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Stanford University: On the cutting edge …

of non-compliance.

… [M]ore than a dozen of the school’s doctors were paid speakers in apparent violation of [Stanford’s conflict of interest] policy.

… Dr. Alan Yeung, vice chairman of Stanford’s department of medicine and chief of cardiovascular medicine, who was paid $53,000 from Eli Lilly & Co. since 2009. In an e-mail, Yeung said he quit speaking for the company this fall.

“I take full responsibility for this error,” he said. “Even though I felt that these activities are worthwhile educational endeavors, the perceived monetary conflict may be too great.”

Child psychiatrist Hans Steiner was paid $109,000 by Lilly to deliver talks about a drug for attention deficit hyperactivity disorder. In an e-mail, Steiner said he spoke in “very rural and other impoverished settings which only have limited access to experts like me.”…

Those poor schlubs! You would deny them experts like me!


The Stanford University Motto:

Adipiscitor pecuniam medicam cum ex digitis mortuis nostris revulseris.

(You’ll get our drug money when you pry it from our cold dead fingers.)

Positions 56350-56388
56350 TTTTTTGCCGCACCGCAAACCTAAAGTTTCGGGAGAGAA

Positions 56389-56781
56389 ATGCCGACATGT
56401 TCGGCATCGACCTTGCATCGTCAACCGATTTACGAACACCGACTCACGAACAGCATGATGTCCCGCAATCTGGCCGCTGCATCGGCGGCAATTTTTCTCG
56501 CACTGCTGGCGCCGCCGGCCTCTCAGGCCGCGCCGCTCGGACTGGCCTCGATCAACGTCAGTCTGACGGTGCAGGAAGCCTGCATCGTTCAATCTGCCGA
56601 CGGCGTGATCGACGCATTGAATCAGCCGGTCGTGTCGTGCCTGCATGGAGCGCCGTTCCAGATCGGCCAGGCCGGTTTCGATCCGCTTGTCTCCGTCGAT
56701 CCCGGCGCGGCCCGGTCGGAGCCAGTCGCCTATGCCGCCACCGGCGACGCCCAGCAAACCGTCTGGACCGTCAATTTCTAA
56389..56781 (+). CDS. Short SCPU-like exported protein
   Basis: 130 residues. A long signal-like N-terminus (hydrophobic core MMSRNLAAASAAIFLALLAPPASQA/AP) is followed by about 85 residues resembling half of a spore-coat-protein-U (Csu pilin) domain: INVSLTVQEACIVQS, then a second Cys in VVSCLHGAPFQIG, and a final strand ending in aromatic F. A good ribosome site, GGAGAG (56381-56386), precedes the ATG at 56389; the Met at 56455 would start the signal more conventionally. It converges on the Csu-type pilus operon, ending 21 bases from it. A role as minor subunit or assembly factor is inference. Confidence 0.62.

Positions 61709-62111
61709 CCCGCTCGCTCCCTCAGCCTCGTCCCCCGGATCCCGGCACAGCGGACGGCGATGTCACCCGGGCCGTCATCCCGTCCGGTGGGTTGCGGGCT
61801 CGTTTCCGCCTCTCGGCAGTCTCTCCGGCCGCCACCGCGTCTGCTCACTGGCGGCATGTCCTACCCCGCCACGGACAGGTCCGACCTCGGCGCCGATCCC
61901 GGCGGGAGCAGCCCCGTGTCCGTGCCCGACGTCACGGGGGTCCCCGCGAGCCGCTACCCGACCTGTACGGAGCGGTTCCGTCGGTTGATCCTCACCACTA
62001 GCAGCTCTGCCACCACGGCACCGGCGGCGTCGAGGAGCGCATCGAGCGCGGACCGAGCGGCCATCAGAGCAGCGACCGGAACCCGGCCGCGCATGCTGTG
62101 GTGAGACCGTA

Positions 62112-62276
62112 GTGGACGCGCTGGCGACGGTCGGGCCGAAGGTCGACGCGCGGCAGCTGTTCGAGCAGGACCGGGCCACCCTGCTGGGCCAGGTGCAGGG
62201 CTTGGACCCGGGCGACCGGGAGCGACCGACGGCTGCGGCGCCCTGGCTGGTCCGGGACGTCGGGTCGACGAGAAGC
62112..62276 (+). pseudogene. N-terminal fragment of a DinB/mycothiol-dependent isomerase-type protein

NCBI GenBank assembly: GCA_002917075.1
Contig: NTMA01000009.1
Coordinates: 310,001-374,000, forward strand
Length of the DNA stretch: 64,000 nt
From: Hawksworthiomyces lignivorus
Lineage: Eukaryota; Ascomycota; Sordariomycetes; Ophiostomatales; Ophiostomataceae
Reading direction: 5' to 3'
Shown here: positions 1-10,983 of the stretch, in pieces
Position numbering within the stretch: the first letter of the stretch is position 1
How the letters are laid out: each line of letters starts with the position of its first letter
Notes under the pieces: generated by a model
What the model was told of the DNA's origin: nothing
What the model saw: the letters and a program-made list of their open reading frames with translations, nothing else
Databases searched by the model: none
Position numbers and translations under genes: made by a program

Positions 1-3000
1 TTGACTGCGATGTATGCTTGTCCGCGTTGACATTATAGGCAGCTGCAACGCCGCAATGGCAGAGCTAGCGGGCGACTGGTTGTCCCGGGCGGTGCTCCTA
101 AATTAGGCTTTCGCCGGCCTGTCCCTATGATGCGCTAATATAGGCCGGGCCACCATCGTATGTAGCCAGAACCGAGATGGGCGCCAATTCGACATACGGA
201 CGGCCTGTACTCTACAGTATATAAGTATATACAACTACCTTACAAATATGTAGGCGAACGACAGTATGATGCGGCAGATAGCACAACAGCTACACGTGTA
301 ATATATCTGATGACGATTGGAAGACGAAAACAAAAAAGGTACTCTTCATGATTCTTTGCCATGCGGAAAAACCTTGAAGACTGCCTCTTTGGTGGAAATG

Margaret Soltan, December 20, 2010 8:17AM
Posted in: conflict of interest

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3 Responses to “Stanford University: On the cutting edge …”

  1. theprofessor Says:

    I thought it was “adipiscitor pecuniam medicam cum ex digitis mortuis nostris revulseris”

    perhaps “pecuniam de apothecariis acceptam” than “pecuniam medicam”?

  2. Margaret Soltan Says:

    I simply used Google Translator, tp. I had three years of Latin in high school, but this one was way beyond me.

    I’ll substitute your first suggestion for what I originally wrote.

  3. theprofessor Says:

    Google Latin would have been smacked silly by my high school Latin teacher.

    “adipiscitor” is a rather grand “second imperative”–“thou shalt obtain”

    What do the Classics types think?

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